“States are using all of these levers to help meet local needs,” says Molly Elgin-Cossart, director of the Markle Foundation’s Rework America Task Force.

But, again, none of this is simple. In the past, states would pilot a program in one county and then roll it out to others to achieve scale. As they consider ways to deal with automation, “Scale means increasingly targeting and localizing,” says Mike Bartlett, a senior policy analyst at the National Governors Association. “That’s a much different kind of ‘scale’ than states are used to.”

And what about the feds?

Buttigieg remarks that one reason so many communities across the country have found it to be a “very fertile moment for local innovation” in recent years is that Washington has been mired by a “paralysis of problem solving.”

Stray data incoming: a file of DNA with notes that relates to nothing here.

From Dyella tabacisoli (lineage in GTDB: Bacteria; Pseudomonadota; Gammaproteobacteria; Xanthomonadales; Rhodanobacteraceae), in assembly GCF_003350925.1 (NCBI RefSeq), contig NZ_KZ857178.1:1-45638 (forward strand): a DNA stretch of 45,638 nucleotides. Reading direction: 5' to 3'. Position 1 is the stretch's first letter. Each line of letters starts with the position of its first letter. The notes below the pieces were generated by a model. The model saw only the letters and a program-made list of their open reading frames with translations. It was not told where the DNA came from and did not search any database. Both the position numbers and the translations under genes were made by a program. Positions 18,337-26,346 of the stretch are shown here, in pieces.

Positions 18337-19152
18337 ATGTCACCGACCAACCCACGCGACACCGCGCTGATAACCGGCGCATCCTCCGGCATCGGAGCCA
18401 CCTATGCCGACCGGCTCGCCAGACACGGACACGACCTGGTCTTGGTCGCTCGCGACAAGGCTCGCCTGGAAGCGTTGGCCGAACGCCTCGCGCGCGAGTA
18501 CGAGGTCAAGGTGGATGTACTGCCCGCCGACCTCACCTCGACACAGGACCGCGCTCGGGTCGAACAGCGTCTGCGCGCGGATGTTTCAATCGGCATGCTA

Nonetheless, he says, anything that a city or county might conceive to survive and thrive in an era when automation is fast intensifying still “takes place against a federal backdrop” that exerts tremendous control over education, infrastructure, and the social safety net.

The Walmart report also alludes to this power, recalling how the federal government shepherded the U.S. through previous periods of disruption by taking bold steps, like passage of the GI Bill in 1944.

“Maybe we could do something like that again,” says Buttigieg, floating the idea of having all young people devote themselves to a stint of national service in exchange for educational and economic opportunity.

In the end, it is likely the only chance that the United States has to adapt as automation accelerates: Think national, act local.


About the author

Rick Wartzman is head of the KH Moon Center for a Functioning Society at the Drucker Institute and the author of four books, including his latest, The End of Loyalty: The Rise and Fall of Good Jobs in America. You can follow him @RWartzman.